Article on PSP family in Pennsylvania

This long article on a family dealing with PSP was published last week in a Central Pennsylvania newspaper, The Patriot-News. It’s a very realistic portrait of 69-year-old Larry Freeman in the final stages of PSP. He is cared for by wife Sue, son Chuck, and other family members. Larry is on hospice at home. He is mute and moves very little. He was diagnosed with PSP by Johns Hopkins in Baltimore.

It’s also a realistic portrait of Larry’s wife Sue and the overwhelming stress she feels. Part of the stress comes from so many family members living in her home.

Online, there are a dozen photos of the Freeman family as well as a one-minute video of Sue feeding Larry.

There are two points made by the author that I don’t agree with. Families who place their loved ones in care facilities are described as keeping a buffer between “themselves and their loved one’s impending demise.” The only difference in my mind is that the care facility is doing some of the “dirty work.” They certainly weren’t a buffer to my father’s impending demise.

Also, patients who stop taking in nutrition are described as starving to death. There’s a lot of data showing that people whose bodies are shutting down do not experience starvation.

http://www.pennlive.com/midstate/index. … _fami.html

As disease takes over dad, Perry County family crowds together to provide care
Published: Monday, April 11, 2011, 11:50 AM
By John Luciew, The Patriot-News

The mechanical medical bed whirs as the son raises his father’s head so he can eat.

Larry Freeman, once a robust racewalker, is completely immobile now.

His muscles are rubber. His face, a slack mask. His speech, a low, breathy jumble of nearly incomprehensible sounds.
He is on a hospital bed in the middle of the living room of his Newport area home. Five members of his family act as his primary caregivers. Two married couples have moved into the small house to help Larry’s wife, Sue, with his constant care.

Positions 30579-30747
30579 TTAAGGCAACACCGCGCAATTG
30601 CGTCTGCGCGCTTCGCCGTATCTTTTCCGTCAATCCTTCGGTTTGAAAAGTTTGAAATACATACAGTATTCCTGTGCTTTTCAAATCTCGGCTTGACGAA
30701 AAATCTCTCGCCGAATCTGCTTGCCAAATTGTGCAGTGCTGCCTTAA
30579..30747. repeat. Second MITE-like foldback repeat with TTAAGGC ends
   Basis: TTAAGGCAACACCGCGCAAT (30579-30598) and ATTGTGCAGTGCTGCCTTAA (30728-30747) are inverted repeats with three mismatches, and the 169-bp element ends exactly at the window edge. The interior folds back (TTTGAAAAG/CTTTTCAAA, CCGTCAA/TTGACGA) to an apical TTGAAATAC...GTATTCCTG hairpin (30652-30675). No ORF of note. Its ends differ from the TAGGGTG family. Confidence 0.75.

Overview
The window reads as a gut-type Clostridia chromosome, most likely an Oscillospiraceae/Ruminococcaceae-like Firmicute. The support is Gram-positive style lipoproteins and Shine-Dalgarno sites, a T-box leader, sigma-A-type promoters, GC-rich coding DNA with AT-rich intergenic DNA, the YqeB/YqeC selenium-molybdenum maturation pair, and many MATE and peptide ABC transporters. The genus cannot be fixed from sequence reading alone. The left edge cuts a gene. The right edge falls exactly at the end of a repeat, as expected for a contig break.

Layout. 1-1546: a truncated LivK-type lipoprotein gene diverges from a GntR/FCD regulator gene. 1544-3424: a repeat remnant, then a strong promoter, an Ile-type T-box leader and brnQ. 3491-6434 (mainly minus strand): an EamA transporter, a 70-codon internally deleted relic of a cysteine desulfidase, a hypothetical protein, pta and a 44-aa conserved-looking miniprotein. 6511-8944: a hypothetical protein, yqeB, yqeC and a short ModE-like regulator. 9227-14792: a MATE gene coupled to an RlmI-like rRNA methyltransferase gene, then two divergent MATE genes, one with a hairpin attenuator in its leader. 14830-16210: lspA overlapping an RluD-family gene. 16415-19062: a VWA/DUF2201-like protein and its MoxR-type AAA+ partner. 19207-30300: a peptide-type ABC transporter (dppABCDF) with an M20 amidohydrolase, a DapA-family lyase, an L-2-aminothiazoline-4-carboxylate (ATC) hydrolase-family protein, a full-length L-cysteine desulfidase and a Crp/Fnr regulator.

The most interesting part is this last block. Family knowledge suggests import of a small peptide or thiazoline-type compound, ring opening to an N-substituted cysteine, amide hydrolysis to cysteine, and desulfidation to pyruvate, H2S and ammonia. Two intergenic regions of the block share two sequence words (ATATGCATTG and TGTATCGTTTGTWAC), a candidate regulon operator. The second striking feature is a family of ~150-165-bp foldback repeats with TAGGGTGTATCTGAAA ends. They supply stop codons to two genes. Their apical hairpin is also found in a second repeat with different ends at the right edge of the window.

Bare-chested, bleary-eyed and barely out of bed, only-son Chuck pads between the living room and the kitchen to take his father’s breakfast order.

It requires a couple of attempts, but Chuck manages to decipher the mumblings of his 69-year-old dad.

Larry wants scrapple.

Chuck asks again, just to be sure.

Scrapple it is.

Sue sets to frying the frozen meat in a skillet. Chuck rounds up the rest of Larry’s breakfast: a bowl of Raisin Bran, a half of a glazed doughnut and a cup of coffee with a bendy-straw.

Ill as he is, Larry’s appetite remains strong.

Because Larry can no longer feed himself, Chuck dishes it out, bite by bite. He uses a spoon, so Larry doesn’t hurt himself champing down on a fork. Chuck goes slow, making sure his father chews each bite before doling out another.

Back when Larry worked on the production line at the Quaker Oats plant in Hampden Township, the finely-tuned weekend athlete was famous for wolfing down his meals. At home, he’d be up from the dinner table and out in the garden before Sue finished her second bite.

But like the rest of Larry’s muscles, the ones that gently move food down Larry’s throat have been ravaged by disease.

Now, no matter how slowly Larry eats, food can get stuck, then back up into his throat.

This ignites prolonged and scary choking sessions, during which Larry is in danger of passing out — or worse.

His body is no longer capable of mustering even one deep, cleansing cough to clear his throat. The disease has taken this away, too.